To Circumcise or Not to Circumcise: What's a Parent to Do?

Whether or not to circumcise is a question fraught with emotional, religious, psychological, medical and moral implications. All sides have argued both for and against circumcision with a high degree of emotion, leaving some parents at a loss about how to make the right choice for their child.

To help parents make a rational decision regarding neonatal circumcision, it can help to set aside these implications and examine the medical evidence for circumcision's effects on health and safety, disease prevention and penile sensitivity.

From a urologist's perspective, it is better (on balance) for a newborn male to be circumcised than not to be. Here are the reasons why:

Health and Safety

Let's talk first about safety. Circumcision is the most common "surgical" procedure performed in the United States. More than 20 percent of the world's male population is circumcised. Complications are rare.

In its most simplistic form, it is all about hygiene. If an uncircumcised man does not regularly retract the foreskin and wash underneath it, the natural secretions from the skin can produce a smelly, cheesy substance known as smegma. Lack of cleanliness can lead to irritation, pain and even infection. Many women complain about the odor that results from a man's failure to wash frequently and thoroughly under the foreskin.

With regards to genital health, the importance of hygiene, particularly in uncircumcised males, cannot be emphasized enough. If an uncircumcised male has a foreskin that is easily retracted and meticulously cleaned, the likelihood of problems is reduced. Interestingly, in the Scandinavian countries, where very few men are circumcised but meticulous penile hygiene is taught, practiced and promoted, the incidence of penile cancer and other such problems is extremely low. It is all about genital hygiene, a retractable foreskin and meticulous attention to genital cleanliness.

HIV and Cancer Prevention

Uncircumcised men have a vastly greater chance of getting penile cancer. In fact, penile cancer, which is rare in any case, is virtually unheard of among circumcised men. Recent studies of AIDS prevention in Africa suggest that male circumcision can reduce the chance of HIV in men and perhaps in women. The validity of this theory is still being tested. Research shows that cells on the underside of the foreskin are prime targets for the virus; tears and abrasions in the foreskin serve as easy points of entry for the retrovirus. Studies have estimated that circumcised men have a greater than 40 percent lower risk for HIV infection.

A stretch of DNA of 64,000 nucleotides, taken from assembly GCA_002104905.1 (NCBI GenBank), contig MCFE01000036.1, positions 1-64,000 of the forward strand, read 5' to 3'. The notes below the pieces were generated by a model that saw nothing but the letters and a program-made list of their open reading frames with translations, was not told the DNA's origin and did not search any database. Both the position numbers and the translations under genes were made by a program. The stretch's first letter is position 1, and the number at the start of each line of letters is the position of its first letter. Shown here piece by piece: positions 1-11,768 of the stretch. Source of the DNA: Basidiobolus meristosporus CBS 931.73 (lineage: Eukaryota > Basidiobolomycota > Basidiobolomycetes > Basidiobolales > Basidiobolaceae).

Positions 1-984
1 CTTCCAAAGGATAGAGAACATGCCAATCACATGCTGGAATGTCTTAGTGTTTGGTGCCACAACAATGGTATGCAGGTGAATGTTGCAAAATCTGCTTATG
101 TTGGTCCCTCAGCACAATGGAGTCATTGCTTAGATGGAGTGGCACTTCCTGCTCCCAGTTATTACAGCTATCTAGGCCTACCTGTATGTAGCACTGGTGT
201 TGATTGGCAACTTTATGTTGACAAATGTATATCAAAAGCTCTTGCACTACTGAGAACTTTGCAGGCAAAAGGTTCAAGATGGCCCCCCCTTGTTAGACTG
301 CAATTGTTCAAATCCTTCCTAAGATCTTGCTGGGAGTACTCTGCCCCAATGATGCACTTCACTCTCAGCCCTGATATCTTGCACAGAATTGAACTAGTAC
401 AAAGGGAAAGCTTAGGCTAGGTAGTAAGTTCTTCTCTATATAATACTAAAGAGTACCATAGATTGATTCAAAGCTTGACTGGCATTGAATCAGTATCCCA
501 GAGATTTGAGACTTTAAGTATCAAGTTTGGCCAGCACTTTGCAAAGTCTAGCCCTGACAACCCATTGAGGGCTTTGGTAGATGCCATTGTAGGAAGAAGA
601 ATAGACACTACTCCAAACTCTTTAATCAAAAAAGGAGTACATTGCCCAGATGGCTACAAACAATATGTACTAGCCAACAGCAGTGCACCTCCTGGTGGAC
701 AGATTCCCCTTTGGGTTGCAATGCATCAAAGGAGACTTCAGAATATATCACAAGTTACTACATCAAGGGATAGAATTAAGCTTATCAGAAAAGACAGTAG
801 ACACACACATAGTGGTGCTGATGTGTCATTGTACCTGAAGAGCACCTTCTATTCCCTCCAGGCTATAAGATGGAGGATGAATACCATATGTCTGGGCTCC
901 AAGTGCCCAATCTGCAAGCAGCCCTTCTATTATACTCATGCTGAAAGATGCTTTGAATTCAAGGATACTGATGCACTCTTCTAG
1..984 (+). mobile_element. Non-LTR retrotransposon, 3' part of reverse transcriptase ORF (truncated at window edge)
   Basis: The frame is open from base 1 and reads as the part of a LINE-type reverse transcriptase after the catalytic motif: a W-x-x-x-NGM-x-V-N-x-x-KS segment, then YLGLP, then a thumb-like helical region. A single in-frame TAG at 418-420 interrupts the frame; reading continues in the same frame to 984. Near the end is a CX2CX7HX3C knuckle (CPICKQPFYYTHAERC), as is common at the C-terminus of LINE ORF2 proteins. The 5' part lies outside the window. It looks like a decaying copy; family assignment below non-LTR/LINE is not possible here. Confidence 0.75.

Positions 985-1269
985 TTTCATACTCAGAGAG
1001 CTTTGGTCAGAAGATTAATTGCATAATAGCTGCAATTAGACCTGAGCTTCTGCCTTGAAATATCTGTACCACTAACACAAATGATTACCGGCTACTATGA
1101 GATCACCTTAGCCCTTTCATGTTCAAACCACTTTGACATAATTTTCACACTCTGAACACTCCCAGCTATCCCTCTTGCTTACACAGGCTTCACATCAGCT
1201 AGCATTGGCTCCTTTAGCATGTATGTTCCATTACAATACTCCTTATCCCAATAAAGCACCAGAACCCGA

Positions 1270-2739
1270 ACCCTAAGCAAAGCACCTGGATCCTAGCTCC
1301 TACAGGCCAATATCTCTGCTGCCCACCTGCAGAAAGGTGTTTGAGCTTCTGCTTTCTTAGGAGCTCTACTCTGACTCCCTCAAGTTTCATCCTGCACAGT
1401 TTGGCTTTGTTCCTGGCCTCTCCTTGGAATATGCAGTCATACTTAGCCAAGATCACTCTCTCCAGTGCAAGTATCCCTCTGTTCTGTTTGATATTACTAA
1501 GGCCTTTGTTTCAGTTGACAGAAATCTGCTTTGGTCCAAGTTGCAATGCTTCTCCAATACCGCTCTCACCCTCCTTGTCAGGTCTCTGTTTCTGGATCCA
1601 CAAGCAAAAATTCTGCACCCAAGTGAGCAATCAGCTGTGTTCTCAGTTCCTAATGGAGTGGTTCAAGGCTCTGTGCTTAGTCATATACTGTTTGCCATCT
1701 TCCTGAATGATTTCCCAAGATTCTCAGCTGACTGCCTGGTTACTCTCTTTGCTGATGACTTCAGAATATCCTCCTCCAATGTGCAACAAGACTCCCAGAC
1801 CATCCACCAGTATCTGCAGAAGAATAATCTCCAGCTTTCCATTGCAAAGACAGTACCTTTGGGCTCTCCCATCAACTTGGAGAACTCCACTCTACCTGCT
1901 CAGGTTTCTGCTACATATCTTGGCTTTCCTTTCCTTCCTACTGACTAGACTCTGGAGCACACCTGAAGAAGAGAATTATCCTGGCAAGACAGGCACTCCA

Penile Sensitivity

The concept of penile sensitivity is always added to the mix in the debate for or against circumcision. There are no scientifically controlled experiments regarding the sexual performance of circumcised versus uncircumcised men. Based on my clinical experience, there is no difference.

Some people assume that a circumcised man has greater sensitivity because he has no foreskin covering the glans. Others believe that an uncircumcised man has greater sensitivity because he has a foreskin. Neither theory is true. The fact is that the foreskin retracts when an uncircumcised man has an erection. So in the aroused state, the penises are virtually the same.

Based on these factors, generally speaking, neonatal circumcision remains a healthier choice. Parents who choose to circumcise their newborn sons can do so with the confidence that they are making a good decision for the health and safety of their child.

One final note: While I do recommend infant circumcision, I do not recommend circumcision for my adult uncircumcised patients unless a medical problem warrants it, such as persistent irritation, infection, rash or the inability to retract the foreskin for cleaning. Adult circumcision is quick, simple and safe when performed by an experienced and qualified urologist.

Dudley Seth Danoff, MD, FACS, is president and founder of the Cedars-Sinai Tower Urology Group in Los Angeles, a Diplomate of the American Board of Urology, a Fellow of the American College of Surgeons, and the author of two books on men's health.

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